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We’re looking for innovative partners for financial education research

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Many of us find it challenging to manage our money and today’s financial marketplace can be overwhelming. That’s why we’re testing innovative strategies to help overcome common financial challenges that many people may face on a regular basis.

For example, many people want to save — for emergencies, college, retirement, or other goals. But they may be overwhelmed by the range of savings products and choices available, and not start saving at all. When people have the option to make savings automatic, more of them succeed in meeting their savings goals.

We’ve been taking a close look at situations like failing to save, where consumers’ actions seem out of step with their goals. We’re investigating what might be swaying the decisions and what solutions or tools might work well. Now we’re ready to test a few ideas and see how helpful they are for consumers.

We’re seeking educational organizations, businesses, and other innovators to work with us to research approaches for helping consumers overcome common decision-making challenges around their finances. Then, we’ll evaluate how well they work and share the results with financial educators, policymakers, and the public.

If your organization is interested in working with us to test a new approach to helping consumers address some key financial challenges, check out the criteria and let us know by November 8, 2013 that you’re interested.

Through a public procurement, we’ve contracted with an independent third party to help us carry out this project. Their site has more information on the program and the criteria.

We look forward to hearing from you!

Disclosures: A new avenue for improvement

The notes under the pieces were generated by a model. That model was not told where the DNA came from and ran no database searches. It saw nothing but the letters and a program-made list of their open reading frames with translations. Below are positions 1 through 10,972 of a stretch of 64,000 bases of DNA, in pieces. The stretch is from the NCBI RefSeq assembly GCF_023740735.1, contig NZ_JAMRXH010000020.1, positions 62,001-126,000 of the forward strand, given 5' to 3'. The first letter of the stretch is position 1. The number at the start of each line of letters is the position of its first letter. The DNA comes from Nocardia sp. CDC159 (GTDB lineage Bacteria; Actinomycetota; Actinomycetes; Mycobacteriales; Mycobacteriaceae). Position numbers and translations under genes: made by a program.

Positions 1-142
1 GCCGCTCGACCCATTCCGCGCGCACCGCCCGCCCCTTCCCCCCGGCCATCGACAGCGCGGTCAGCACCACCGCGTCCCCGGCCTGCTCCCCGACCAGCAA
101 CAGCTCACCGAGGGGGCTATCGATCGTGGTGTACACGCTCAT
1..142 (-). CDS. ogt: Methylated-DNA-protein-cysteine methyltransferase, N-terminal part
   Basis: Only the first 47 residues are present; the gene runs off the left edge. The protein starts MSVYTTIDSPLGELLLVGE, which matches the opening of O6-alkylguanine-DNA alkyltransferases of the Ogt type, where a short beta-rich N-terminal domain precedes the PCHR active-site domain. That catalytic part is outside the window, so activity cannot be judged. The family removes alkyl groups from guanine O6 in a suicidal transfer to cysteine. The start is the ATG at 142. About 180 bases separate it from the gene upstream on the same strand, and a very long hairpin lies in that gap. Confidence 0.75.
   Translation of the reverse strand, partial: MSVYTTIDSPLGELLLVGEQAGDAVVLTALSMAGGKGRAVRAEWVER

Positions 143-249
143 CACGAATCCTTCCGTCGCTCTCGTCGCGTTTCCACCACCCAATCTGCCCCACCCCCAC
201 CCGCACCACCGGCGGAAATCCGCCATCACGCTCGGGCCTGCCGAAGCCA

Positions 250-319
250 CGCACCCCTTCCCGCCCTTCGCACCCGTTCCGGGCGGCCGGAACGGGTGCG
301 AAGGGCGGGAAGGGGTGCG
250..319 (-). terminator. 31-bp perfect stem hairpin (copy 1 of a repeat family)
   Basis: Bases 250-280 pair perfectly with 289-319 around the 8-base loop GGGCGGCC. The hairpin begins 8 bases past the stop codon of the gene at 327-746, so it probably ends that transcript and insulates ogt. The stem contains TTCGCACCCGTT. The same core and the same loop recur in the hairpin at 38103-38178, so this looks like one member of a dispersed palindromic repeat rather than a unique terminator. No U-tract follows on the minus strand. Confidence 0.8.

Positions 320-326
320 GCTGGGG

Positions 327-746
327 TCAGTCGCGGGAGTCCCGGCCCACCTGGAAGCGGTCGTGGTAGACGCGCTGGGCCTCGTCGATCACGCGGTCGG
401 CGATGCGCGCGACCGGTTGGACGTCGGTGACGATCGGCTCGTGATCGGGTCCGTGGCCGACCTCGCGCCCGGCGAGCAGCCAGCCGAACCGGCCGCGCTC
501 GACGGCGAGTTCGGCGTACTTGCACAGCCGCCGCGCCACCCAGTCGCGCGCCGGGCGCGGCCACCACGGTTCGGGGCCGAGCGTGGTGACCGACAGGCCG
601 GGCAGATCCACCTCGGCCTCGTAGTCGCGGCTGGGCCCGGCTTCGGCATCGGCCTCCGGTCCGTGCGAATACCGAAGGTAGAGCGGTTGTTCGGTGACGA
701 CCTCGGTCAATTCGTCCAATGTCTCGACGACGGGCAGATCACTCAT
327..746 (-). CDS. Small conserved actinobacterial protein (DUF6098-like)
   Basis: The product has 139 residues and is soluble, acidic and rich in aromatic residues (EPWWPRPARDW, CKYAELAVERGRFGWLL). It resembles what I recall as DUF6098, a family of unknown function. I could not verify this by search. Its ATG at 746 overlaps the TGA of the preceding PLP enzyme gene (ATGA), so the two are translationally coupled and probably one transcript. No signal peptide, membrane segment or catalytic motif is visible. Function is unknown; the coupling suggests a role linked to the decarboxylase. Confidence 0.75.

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Financial companies are required by our rules to provide consumers certain information about the products they sell. The intent is to make product terms clear to consumers. Sometimes we hear from consumers and companies that the disclosures could be improved.

A primary focus for us is helping to get consumers the most effective and understandable disclosures about consumer financial products.

To help achieve that goal, we have finalized a new trial disclosure policy, which allows companies to apply for a waiver to test potential disclosure improvements on a trial basis. The new policy is one more tool at our disposal, which is good news for consumers and companies.

The tests will provide us with data about what information and which delivery mechanisms help consumers best understand financial products and services. This data will help inform improvements to disclosure rules.

Please reach out to the Project Catalyst team if you’re interested in discussing ideas for trial disclosure programs. There is more information, including an overview of the program, available on the Project Catalyst page.

Due to the appropriations lapse, the Office of the Federal Register (OFR) is currently only publishing certain emergency documents. This policy will be published in the Federal Register once the OFR resumes its normal publication schedule and the policy will be effective upon publication.